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Publication numberUS8120739 B2
Publication typeGrant
Application numberUS 11/878,371
Publication dateFeb 21, 2012
Filing dateJul 24, 2007
Priority dateJul 25, 2006
Also published asUS20080024688
Publication number11878371, 878371, US 8120739 B2, US 8120739B2, US-B2-8120739, US8120739 B2, US8120739B2
InventorsChikaaki Mizoguchi
Original AssigneeNlt Technologies, Ltd.
Export CitationBiBTeX, EndNote, RefMan
External Links: USPTO, USPTO Assignment, Espacenet
LCD device including an insulator film having a contact hole for exposing a pixel electrode
US 8120739 B2
Abstract
A liquid crystal display (LCD) device includes first and second substrates, a liquid crystal (LC) layer sandwiched between the first substrate and the second substrate, the first substrate defining an array of pixel areas, each of the pixel areas including a pixel electrode and a common electrode, and an insulator film formed on the first substrate and on the pixel electrode, the insulator film including a contact hole and the pixel electrode being exposed through the contact hole such that a voltage supplied to the pixel electrode generates a radial electric field around the contact hole and between the pixel electrode and the common electrode.
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Claims(20)
What is claimed is:
1. A liquid crystal display (LCD) device comprising:
first and second substrates;
a liquid crystal (LC) layer sandwiched between said first substrate and said second substrate, said first substrate defining an array of pixel areas, each of said pixel areas comprising a pixel electrode and a common electrode; and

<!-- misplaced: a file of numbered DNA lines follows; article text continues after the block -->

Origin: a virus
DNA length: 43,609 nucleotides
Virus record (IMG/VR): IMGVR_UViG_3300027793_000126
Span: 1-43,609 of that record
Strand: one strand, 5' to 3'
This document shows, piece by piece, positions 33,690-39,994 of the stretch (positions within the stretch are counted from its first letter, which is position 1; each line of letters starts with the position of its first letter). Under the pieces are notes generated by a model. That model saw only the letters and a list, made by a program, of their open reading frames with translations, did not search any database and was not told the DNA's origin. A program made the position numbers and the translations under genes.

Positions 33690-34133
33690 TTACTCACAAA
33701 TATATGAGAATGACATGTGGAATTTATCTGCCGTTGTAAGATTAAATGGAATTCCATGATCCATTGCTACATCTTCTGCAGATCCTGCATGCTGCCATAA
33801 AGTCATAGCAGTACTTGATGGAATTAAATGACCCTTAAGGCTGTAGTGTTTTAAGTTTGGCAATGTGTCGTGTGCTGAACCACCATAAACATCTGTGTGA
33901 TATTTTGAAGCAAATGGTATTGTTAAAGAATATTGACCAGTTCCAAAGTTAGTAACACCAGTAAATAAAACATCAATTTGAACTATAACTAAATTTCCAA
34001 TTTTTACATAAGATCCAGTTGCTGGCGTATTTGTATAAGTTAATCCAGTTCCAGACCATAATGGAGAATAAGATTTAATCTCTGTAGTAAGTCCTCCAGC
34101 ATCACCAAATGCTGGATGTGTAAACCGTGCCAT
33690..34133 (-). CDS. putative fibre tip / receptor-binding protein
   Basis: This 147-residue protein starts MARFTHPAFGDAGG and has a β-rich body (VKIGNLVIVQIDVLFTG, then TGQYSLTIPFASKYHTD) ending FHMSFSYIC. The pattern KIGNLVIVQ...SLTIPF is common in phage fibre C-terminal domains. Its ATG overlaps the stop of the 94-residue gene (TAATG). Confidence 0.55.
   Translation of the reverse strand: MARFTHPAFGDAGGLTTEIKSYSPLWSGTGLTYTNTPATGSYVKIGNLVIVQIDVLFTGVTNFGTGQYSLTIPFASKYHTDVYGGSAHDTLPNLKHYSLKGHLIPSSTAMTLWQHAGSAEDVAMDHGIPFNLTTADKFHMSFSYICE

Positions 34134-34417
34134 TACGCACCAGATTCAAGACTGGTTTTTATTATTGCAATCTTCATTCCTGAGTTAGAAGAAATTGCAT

an insulator film formed on said first substrate and on said pixel electrode, the insulator film including a plurality of contact holes and said pixel electrode being exposed through each contact hole of said plurality of contact holes, said each contact hole being positioned above comb-teeth electrodes of said pixel electrode with predetermined intervals such that a voltage supplied to said pixel electrode generates a radial electric field around said each contact hole of said plurality of contact holes and between said pixel electrode and said common electrode so as to control a rotation direction of a LC director at each domain around said each contact hole separately,
wherein said radial electric field is generated by and through said each contact hole.
2. The LCD device according to claim 1, wherein said LC layer is rotated in a plane parallel to a surface of said first substrate and a surface of said second substrate.
3. The LCD device according to claim 1, wherein said pixel areas are defined by a plurality of gate electrodes extending in a row direction and a plurality of data lines extending in a column direction, and
wherein each of said pixel electrode and said common electrode has a trunk line and a plurality of transparent branch electrodes extending therefrom, said plurality of branch electrodes of said pixel electrode being exposed through said each contact hole.
4. The LCD device according to claim 3, wherein an initial orientation of said LC layer is parallel to said data lines.
5. The LCD device according to claim 3, wherein said trunk line of said common electrode underlies said transparent branch electrodes of said common electrode and said trunk line is connected to said transparent branch electrodes via an other contact hole formed in an insulator film, and said transparent branch electrodes of said pixel electrode underlie said insulator film.